NCM lithium-ion battery pack could boost EV range by 35%

  • 27-Oct-2011 08:57 EDT
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This high-energy-density NCM lithium-ion battery pack was developed jointly by engineers at Axeon, Ricardo, and Allied Vehicles.

The lithium-ion batteries that power electric vehicles have so far mostly been based on either lithium iron phosphate or lithium cobalt oxide electrochemistries. A U.K. industry/government RD&E project led by Scottish battery systems supplier Axeon has recently developed a next-generation EV battery pack that incorporates Li-ion cells that use nickel cobalt manganese (NCM) chemistry, a formulation that offers higher energy density and therefore greater range.

Most other Li-ion cells employ cathodes of carbon (graphite); the new NCM lithium-ion cells [Li(NiCoMn)O2] have cathodes composed of nickel, cobalt, and manganese.

In a hypothetical 30-kW·h battery pack, an array of NCM lithium-ion cells could be one-third the mass and half the volume of an array of current lithium-ion phosphate cells in a pack of equivalent power, said Allan Paterson, a senior electrochemical engineer at Dundee-based Axeon, which bills itself as Europe’s largest independent Li-ion battery systems provider. The new technology could enable a 35% improvement in EV range while cutting costs, he added.

 

The company's lithium NCM batteries offer energy densities from 155 to 190 W·h/kg, or 330 to 365 Wh/L, whereas lithium iron phosphate units generally provide from 90 to 125 W·h/kg, or 130 to 300 Wh/L for electric and plug-in hybrid vehicle applications. Paterson acknowledged, however, that NCM Li-ion batteries feature lower power density (current output-rate capability) than lithium iron phosphate [LiFePO4] types but higher than cobalt oxide [LiCoO2] systems.

The research effort, which included as partners the engineering firm Ricardo and the specialist vehicle supplier Allied Vehicles, was partially funded by the U.K. Technology Strategy Board.

Ricardo contributed its next-generation battery management system (BMS), which monitors the state of a battery and controls key performance parameters to ensure that its multiple cells operate safely and last as long as possible. “The BMS provides optimal functional control, maintains thermal conditions, and can perform dynamic active and passive balancing of the cell array by supplying more energy to the weaker links when needed,” said Paterson. “A large part of our efforts involved fully characterizing the cells and calibrating the control strategy.”

Team engineers packaged the pouch-type NCM-Li cells in modular building blocks that can support various thermal management options (air or liquid cooling) and also enable Axeon to rapidly produce prototypes of the technology for other vehicle types, which would significantly reduce development lead times.

Glasgow-based Allied Vehicles supplied the electric vehicle platform for performance and durability testing as well as validation of the preproduction battery system. When fitted with the lightweight and compact prototype system, the test vehicle demonstrated increased range—rising from about 60 mi (97 km) to more than 100 mi (161 km)—as well as better functionality and performance. Installation of the new power unit, for instance, raised the vehicle’s ground clearance, improved its weight distribution, and endowed it with better driveability.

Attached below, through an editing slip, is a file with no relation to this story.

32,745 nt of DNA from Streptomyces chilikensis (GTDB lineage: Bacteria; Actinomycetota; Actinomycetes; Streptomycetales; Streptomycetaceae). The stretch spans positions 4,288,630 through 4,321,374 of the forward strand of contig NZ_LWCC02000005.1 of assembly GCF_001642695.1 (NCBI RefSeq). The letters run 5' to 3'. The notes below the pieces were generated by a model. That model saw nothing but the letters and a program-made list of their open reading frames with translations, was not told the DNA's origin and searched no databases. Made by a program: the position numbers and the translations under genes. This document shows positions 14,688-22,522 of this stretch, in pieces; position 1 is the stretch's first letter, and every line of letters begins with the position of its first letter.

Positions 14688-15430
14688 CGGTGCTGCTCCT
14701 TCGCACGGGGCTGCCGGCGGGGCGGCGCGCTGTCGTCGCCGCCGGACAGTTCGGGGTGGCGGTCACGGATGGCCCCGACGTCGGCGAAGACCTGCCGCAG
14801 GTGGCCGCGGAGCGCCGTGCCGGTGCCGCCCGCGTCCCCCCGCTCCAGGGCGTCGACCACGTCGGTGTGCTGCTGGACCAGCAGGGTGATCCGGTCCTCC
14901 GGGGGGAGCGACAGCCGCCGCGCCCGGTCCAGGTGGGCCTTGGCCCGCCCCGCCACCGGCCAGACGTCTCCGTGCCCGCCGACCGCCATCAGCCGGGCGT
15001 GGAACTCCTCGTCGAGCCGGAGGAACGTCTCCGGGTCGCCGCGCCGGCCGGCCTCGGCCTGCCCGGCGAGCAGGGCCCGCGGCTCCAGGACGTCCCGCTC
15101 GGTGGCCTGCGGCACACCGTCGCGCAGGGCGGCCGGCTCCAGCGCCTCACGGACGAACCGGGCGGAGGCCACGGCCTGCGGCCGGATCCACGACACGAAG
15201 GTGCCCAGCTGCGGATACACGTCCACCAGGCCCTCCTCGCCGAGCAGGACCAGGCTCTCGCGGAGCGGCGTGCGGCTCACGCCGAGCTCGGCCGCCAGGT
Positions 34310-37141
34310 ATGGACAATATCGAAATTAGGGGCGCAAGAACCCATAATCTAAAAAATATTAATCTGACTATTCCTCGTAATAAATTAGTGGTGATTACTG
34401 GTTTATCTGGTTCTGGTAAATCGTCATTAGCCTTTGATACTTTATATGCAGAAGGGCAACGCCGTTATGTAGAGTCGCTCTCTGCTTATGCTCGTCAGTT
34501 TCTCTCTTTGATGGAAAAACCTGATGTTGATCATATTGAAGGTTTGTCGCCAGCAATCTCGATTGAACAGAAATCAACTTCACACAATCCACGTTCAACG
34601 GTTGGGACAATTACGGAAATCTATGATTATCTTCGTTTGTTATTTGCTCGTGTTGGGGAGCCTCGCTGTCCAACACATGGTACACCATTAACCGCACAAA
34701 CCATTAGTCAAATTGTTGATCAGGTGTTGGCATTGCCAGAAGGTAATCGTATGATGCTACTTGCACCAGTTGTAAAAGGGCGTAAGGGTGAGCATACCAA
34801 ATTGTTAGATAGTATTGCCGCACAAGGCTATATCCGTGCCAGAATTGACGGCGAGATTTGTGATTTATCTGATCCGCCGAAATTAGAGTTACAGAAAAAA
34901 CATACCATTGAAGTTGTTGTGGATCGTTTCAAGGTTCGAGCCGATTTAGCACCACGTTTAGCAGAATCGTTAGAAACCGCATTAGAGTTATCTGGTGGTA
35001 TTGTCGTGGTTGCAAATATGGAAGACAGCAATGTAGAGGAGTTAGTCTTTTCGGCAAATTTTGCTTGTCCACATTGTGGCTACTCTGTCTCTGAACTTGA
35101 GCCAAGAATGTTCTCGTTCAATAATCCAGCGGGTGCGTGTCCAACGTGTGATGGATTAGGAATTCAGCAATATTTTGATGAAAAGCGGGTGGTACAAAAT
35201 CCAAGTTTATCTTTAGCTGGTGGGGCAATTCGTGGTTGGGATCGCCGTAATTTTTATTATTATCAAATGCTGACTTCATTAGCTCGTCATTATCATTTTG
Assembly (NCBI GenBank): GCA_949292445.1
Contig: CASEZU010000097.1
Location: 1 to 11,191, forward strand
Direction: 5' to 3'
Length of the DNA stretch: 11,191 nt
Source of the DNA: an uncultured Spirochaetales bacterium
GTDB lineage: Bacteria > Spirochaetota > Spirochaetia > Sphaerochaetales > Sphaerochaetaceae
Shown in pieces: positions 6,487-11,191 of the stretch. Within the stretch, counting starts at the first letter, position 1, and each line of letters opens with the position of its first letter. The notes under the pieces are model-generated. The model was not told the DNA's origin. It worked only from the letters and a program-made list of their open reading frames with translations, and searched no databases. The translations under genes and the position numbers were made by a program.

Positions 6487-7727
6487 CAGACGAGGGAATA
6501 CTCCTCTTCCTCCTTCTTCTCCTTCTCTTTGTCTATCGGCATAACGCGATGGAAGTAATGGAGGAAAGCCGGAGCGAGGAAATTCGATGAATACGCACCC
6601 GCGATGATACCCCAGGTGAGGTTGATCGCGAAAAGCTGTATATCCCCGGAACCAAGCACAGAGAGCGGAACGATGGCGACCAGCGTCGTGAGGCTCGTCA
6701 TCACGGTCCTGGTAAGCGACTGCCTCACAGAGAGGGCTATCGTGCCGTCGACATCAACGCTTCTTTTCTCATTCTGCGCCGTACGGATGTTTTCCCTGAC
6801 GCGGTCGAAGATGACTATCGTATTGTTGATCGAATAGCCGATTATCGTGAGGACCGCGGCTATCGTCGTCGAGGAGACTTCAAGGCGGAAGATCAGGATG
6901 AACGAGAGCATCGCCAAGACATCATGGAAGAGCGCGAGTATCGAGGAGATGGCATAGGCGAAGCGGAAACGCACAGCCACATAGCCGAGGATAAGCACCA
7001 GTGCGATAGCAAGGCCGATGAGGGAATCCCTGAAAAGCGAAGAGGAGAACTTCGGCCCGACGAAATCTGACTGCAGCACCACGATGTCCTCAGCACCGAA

Several other companies have reportedly developed their own versions of lithium NCM batteries, including Panasonic, International Battery, and Molicel. Both the General Motors' Volt and Nissan's Leaf use dual-composition battery cathodes that combine manganese spinel (a safe though lower-energy-density material) with NCM compounds that boost the former’s performance.

Lithium NCM chemistry is increasingly seen as a preferred solution for battery systems for smaller city-focused EVs, urban delivery EVs, and plug-in hybrid vehicles over the next three to five years, according to Axeon.

The company’s latest cells are among the first of a new “class of lithium-ion chemistries based on mixed metal oxides,” Paterson explained. Other even more capable mixed metal oxide battery formulations, such as nickel cobalt aluminum and layered/layered spinel composite batteries, should arrive during the next several years, he said. The latter type features two chemical oxides in a sandwich structure on the same particle.

Two years ago, the Technology Strategy Board awarded about $1 million to the consortium—bringing the total project funding to $2 million—with the objective of developing an innovative high-energy-density battery system for an EV. A key aim of the project was to confirm that the expected cell-level benefits would pass through to the battery pack level when taking into account overall packaging, cell retention, cooling, and interconnects.

“Our goal was to take the technology nearly up to product readiness,” Paterson said. Axeon and Ricardo are now discussing how to commercialize the new technologies. Prototype NCM-Li cells are already being used by a European vehicle partner in a developmental product as well as on other test vehicle platforms.

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